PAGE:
Monday, June 14, 2010

Gettin' Real Gonn In Keokuk, Iowa

I’ve timed this so that the post occurs around the time when we will be passing through my hometown of Keokuk, Iowa.

Actually, that’s a lie-since my parents no longer live in K-town, I don’t think that I can technically call it my hometown any longer. Oh, and because they built this sweet bypass about twenty miles away from Keokuk called “The Avenue of the Saints” (it connects Saint Louis, Missouri to Saint Paul, Minnesota…get it?) that I don’t even need to go through town if I don’t want to.

And since we’re heading to Saint Louis on “The Avenue of the Saints,” cutting a half hour or so on the drive sounds like a better plan than driving down a few streets of nostalgia.

I’ll make it there again soon enough, I suppose.

And when I do, I still have a savings account at a local bank with a few hundred bucks, so I can buy a few drinks at Harrington’s or the Tee Pee Lounge.
Provided they’re still there.

K-town is weird. It’s a crumbling beauty-like a lot of river town’s-but there is so much ambivalence there that it’s overtaking any former sense of attractiveness.
One of the cool things about the town is it’s history, and part of it includes Keokuk’s only claim to rock and roll glory.

The band is called Gonn.

If you own the Nuggets box set, you’ll find their “Blackout of Gretely” on disc four, track twenty-eight.

I was blown away by Nuggets, to the point where I almost only exclusively listened to garage rock for a half-year after it was released. On the first listen, I read through the liner-notes like they were the Holy Word.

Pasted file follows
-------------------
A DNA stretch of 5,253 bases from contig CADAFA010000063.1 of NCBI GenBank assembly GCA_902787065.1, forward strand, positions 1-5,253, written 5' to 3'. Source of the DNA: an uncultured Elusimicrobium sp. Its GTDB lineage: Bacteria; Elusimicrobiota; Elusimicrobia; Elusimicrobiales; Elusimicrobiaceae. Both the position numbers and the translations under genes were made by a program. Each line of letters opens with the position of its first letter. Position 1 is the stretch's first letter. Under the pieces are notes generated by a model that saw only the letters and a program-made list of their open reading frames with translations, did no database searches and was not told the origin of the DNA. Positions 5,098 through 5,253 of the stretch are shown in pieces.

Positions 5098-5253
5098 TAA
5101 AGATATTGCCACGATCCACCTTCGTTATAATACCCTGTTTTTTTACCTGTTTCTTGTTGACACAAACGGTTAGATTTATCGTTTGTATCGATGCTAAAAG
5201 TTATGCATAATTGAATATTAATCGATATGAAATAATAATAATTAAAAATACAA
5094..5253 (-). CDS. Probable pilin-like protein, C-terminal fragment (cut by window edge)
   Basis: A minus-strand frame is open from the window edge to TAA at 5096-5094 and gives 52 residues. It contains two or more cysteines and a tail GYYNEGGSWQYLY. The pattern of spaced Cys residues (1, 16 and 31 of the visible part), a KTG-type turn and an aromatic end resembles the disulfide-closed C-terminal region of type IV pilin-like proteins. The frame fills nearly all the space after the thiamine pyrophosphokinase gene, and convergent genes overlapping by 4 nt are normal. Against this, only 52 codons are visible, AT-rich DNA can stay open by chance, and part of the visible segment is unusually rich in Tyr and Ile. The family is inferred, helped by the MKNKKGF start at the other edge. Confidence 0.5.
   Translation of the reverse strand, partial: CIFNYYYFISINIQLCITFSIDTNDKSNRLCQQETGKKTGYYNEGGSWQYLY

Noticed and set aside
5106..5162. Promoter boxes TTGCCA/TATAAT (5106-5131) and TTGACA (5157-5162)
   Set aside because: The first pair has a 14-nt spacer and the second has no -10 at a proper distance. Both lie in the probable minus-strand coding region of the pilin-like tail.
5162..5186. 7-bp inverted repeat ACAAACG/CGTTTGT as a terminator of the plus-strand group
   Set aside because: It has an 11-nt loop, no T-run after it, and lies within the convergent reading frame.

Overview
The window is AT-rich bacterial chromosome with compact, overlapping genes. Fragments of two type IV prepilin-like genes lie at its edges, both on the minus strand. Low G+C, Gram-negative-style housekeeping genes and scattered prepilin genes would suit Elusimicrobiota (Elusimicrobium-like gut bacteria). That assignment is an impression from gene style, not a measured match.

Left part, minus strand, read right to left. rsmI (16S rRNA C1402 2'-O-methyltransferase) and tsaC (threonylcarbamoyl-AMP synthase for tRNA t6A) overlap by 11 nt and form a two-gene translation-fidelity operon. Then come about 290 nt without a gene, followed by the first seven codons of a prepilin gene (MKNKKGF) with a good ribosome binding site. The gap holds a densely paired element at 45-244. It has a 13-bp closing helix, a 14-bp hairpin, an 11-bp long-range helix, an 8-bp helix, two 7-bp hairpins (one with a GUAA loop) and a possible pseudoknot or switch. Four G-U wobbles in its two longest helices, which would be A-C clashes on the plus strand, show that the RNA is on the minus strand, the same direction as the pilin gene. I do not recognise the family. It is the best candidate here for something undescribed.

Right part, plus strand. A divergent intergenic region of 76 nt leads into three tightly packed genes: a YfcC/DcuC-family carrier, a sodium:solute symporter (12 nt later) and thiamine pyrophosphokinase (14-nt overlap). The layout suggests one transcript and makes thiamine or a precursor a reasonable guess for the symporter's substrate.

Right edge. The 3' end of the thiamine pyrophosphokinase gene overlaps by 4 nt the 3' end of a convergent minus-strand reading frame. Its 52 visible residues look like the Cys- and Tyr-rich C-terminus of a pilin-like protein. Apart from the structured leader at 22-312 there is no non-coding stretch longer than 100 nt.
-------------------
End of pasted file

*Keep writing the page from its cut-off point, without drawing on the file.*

And then I came across the notes to “Blackout of Gretely.”

Glue sniffing. Nazi memorabilia. Keokuk, Iowa.

How did I live my entire life in that town and never once heard the band name Gonn.
I had heard of Greg Ginn’s Gone, but not one based in my backyard with a double-n at the end.

I called my old man, but he had never heard of them either.

He told me to call another guy that I vaguely knew. He was a lifelong resident of K-town since forever and he helped set up the local blues festival. I gave him a call, and he knew exactly who I was talking about.

He explained that Craig Moore, the main guy that speaks in the interview video below, owned a record store in Peoria and occasionally did a Gonn reunion with all of the original members. In fact, there was one about a year before their Nuggets inclusion.

And I missed it.

Understanding the significance of having a song on Nuggets-one of rock’s greatest albums of all time-I knew that I had to write Mr. Moore to let him know how proud I was of his and the rest of the band’s accomplishments.

He wrote me back-on tie-died paper with the record store’s logo-and thanked me on the kind words, and like a good salesman, he included his record store’s current catalog.

I think his store-Younger Than Yesterday-is still around and breathing in this non-brick and mortal music world.
I did eventually visit it and it was more of a hippie revival merchant than what I was expecting. But whatever pays the bills.

Gonn may not have paid many bills, but it did get them into a recording studio with one overhead microphone, which ended up capturing a raw piece of fuzzed-out menace.

What’s cool is how even some forty years after the fact, they’re still able to catch that feeling and sound.

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